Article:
Monday, 1 March 2010

listening group

Last friday I went to the first meeting of an Album Group set up by my friend Rick Walters. He'd picked two albums, one old one new, for us to listen to in advance of the meeting and talk about. He prepared food and put out the chairs. I arrived in some trepidation, not sure what I'd have to say about two records (discs? CDs? downloads? What do we call them?) neither of which were quite my kind of thing.
And would a level of musical knowledge be expected that would make me feel stupid?



It was a very enjoyable and stimulating evening. We talked about Scott 4, the last of Scott Walker's so-called masterpieces of the Sixties, and the first album by Cate Le Bon, a young Welsh singer songwriter who veers from pretty folk to angry heaviness and has been compared to Nico.





We'd all been listening to these albums free using Spotify, so were all fed up with hearing the same advert for British Gas being played over and over there. One of our number felt so bad about not paying that she felt duty bound to listen to the adverts instead of cutting the volume. We discussed the merits of this amazing new service and its implications.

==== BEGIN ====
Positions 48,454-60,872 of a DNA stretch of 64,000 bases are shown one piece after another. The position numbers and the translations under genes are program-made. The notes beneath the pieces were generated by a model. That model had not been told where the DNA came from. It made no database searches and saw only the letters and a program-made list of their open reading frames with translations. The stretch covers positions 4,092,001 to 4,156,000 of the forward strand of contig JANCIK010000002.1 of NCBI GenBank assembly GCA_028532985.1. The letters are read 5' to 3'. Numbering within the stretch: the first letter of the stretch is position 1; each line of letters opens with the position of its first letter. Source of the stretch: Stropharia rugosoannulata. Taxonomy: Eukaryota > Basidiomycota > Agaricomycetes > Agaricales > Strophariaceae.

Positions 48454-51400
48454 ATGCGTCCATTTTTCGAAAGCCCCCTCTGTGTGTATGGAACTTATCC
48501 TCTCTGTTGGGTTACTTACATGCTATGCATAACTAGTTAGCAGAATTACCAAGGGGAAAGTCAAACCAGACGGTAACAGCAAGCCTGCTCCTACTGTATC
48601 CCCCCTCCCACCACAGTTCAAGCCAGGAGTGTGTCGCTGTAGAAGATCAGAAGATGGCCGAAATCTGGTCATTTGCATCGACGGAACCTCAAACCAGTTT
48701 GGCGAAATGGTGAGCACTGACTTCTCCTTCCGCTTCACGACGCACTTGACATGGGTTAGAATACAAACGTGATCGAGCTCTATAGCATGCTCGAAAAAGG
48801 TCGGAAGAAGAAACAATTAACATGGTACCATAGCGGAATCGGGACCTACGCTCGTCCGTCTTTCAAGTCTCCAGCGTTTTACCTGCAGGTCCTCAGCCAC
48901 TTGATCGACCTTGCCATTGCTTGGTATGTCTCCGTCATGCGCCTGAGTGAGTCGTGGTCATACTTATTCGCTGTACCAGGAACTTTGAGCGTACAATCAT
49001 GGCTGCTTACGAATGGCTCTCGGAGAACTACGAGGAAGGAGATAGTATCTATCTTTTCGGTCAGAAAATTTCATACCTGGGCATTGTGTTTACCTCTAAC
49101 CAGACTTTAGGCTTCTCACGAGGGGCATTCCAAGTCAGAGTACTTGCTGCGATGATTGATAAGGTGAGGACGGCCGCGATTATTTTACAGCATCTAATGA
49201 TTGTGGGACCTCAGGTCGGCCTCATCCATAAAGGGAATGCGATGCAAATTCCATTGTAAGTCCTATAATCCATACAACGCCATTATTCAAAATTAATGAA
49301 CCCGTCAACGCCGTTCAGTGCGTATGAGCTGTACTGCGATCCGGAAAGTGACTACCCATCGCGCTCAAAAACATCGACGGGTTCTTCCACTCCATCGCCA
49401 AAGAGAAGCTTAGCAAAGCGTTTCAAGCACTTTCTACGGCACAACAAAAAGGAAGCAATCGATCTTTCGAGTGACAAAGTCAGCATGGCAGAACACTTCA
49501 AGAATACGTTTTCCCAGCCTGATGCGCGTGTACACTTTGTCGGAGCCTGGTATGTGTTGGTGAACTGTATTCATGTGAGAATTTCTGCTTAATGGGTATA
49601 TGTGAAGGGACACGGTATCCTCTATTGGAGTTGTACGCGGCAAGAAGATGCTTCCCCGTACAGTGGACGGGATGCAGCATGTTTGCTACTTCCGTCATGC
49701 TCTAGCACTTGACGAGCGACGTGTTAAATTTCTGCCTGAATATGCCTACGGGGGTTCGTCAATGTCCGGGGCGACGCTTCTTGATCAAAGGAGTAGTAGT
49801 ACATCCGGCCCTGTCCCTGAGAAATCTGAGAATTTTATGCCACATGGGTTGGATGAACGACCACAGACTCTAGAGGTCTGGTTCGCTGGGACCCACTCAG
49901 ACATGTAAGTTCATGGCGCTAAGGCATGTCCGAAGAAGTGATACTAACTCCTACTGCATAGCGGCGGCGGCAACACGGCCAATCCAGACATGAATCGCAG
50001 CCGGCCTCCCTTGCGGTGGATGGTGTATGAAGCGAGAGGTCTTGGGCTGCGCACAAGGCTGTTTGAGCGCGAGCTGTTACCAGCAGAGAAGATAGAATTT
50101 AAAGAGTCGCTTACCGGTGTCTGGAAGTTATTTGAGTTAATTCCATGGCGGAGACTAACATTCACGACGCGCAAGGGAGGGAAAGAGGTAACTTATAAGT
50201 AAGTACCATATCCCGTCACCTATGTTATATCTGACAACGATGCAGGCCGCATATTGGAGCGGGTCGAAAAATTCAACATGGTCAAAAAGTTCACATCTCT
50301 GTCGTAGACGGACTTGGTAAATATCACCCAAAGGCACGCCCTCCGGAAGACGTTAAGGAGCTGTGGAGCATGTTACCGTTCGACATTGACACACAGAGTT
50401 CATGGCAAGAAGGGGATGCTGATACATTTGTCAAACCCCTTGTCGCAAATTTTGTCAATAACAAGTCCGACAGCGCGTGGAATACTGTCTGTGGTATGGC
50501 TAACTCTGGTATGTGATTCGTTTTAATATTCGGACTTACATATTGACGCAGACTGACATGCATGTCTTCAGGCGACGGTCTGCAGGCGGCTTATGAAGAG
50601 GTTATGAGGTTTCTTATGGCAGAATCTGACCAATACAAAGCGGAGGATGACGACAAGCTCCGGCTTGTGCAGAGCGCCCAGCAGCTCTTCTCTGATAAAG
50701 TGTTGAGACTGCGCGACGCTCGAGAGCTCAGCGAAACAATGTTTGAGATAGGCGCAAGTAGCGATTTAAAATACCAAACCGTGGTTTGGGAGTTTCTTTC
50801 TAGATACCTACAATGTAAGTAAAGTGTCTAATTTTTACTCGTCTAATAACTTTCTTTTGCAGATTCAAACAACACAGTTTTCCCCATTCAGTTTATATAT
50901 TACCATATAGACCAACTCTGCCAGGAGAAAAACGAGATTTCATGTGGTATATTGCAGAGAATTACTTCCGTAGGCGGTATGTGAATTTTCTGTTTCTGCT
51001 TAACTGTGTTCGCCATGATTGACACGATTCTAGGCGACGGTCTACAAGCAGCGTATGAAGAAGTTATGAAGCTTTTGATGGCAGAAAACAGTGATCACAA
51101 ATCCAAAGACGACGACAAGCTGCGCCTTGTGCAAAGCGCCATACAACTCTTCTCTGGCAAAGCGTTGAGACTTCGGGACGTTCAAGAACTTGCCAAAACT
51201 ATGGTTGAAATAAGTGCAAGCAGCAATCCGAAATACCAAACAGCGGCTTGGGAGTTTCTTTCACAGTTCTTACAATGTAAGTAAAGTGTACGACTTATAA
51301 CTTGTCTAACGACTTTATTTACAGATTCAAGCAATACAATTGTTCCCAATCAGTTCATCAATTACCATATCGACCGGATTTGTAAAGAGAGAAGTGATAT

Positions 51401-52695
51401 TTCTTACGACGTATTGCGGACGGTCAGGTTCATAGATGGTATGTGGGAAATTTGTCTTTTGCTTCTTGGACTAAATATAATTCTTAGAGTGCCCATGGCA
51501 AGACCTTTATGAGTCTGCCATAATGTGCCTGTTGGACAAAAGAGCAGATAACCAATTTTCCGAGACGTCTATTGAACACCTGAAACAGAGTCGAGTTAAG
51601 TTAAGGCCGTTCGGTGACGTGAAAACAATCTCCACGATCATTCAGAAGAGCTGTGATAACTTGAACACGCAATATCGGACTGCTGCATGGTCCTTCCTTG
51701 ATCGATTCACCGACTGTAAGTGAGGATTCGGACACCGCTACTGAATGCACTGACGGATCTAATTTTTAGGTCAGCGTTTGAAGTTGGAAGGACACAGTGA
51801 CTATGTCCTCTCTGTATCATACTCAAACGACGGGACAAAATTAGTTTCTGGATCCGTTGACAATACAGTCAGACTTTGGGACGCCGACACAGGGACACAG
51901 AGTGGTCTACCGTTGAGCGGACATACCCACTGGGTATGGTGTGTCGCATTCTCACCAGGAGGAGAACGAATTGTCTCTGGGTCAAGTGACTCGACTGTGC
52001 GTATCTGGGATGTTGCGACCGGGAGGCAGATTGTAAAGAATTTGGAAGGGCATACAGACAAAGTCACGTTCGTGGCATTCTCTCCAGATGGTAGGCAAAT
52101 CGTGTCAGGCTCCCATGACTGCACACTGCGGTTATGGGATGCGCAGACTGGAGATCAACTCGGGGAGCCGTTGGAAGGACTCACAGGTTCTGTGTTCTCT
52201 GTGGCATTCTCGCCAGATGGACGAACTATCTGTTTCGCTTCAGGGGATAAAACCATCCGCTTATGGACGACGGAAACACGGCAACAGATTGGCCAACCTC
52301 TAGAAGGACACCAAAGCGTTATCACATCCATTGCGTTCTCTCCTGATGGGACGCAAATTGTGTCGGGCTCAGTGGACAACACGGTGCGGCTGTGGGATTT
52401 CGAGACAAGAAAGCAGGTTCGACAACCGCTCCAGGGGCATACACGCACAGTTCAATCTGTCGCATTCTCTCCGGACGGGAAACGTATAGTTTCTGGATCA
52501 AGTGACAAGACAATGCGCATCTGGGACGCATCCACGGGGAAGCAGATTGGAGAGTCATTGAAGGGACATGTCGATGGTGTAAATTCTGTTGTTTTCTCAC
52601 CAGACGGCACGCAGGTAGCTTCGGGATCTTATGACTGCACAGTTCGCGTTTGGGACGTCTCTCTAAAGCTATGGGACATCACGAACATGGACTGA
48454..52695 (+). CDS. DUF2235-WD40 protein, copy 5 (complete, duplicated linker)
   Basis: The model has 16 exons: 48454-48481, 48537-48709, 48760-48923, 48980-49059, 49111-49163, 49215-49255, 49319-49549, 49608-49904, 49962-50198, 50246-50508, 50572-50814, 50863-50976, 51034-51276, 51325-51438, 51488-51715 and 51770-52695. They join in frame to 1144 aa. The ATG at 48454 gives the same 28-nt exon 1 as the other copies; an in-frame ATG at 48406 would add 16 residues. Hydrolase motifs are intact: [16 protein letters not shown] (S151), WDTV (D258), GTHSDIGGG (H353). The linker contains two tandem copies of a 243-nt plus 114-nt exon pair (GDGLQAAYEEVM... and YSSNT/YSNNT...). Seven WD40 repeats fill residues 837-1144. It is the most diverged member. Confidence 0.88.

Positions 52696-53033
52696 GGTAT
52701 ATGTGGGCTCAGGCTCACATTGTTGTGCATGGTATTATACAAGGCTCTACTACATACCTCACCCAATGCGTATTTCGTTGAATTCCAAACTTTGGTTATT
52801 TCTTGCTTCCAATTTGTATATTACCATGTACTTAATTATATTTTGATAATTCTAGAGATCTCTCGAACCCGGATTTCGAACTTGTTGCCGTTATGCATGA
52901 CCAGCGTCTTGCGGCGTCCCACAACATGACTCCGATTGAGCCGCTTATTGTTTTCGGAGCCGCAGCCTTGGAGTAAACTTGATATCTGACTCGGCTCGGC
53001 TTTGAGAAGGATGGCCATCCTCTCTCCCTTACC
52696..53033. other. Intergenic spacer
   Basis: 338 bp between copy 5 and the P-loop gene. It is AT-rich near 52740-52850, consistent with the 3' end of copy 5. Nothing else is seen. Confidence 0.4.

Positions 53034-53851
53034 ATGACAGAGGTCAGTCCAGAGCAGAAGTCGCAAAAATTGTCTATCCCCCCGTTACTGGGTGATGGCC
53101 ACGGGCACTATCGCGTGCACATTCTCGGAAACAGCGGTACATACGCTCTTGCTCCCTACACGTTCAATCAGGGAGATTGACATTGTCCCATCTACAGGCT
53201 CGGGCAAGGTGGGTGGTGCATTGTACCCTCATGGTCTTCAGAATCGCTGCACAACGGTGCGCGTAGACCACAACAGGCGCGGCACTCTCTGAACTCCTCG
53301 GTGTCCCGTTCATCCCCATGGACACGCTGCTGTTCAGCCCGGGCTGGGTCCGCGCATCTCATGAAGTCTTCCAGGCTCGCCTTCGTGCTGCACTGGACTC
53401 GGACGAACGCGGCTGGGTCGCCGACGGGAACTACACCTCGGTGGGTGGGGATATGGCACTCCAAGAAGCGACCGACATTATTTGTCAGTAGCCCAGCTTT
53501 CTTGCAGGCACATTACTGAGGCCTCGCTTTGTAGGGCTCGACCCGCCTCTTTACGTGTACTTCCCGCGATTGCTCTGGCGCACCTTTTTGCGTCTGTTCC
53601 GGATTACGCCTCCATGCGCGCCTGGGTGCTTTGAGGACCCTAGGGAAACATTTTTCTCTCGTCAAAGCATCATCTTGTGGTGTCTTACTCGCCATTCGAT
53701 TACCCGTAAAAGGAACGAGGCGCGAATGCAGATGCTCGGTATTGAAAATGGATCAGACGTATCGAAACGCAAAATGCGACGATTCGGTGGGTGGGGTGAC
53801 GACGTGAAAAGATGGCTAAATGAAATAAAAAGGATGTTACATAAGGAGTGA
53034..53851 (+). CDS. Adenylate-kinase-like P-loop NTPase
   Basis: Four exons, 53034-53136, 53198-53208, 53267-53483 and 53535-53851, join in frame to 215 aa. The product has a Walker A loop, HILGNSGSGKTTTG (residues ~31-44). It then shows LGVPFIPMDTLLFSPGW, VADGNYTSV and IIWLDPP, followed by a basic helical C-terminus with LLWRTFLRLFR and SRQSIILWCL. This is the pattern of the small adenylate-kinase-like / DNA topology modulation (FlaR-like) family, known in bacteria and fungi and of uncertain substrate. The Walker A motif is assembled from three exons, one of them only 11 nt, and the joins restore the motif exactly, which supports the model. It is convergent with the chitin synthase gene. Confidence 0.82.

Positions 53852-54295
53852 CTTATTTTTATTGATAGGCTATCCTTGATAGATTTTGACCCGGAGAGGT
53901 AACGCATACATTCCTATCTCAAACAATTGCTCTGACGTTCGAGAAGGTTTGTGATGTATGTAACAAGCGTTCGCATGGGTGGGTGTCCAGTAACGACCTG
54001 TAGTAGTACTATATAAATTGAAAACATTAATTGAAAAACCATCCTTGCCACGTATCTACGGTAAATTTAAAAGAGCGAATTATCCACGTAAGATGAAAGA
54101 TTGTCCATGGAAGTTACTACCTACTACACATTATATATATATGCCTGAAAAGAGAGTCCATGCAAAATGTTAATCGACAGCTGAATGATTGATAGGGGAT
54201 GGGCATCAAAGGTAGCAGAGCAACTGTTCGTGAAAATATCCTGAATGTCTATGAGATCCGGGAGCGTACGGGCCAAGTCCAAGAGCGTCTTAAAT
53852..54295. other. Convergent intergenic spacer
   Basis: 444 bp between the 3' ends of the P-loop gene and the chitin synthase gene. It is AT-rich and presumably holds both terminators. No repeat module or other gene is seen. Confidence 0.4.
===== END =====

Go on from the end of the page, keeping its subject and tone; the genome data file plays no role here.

We talked about our listening habits. I tend to play a limited selection of favourite tracks over and over, at work, out walking, in the car. Others listened for shorter periods of time but more often to new music. Whether these albums had been hear on tinny laptops, in the intense inner world of the iPod, or an a hi-fi system in the front room had an impact on how we'd heard and responded to them.

Afterwards I bought a few favourite tracks on iTunes as a permanent musical momento, and also found I wanted to download there the next album we're going to discuss before I'd heard it. I'm excited to find a new reason to listen hard to new music.

We found plenty to say about the music too, and enjoyed hearing tracks again, even the ones we didn't like at all. I still find Walker's sound an uncomfortable mix of schmolz and earnestness. Le Bon's songs reference lots of others, and feel like they sprang from sampling and mingling all kinds of sounds on computer more than strumming away in folk clubs.

And now I feel like the digital equivalent of the sermonising vicar whose Sunday anecdote always at arrives back at 'Jesus Christ Our Lord', for lo, see how digital culture changeth the way we listen and the place of music in our lives. And verily it changeth also the sounds we hear. Hear endeth the lesson, complete with clickable buy now buttons which I've just tried installing and which link through to Amazon Almighty.

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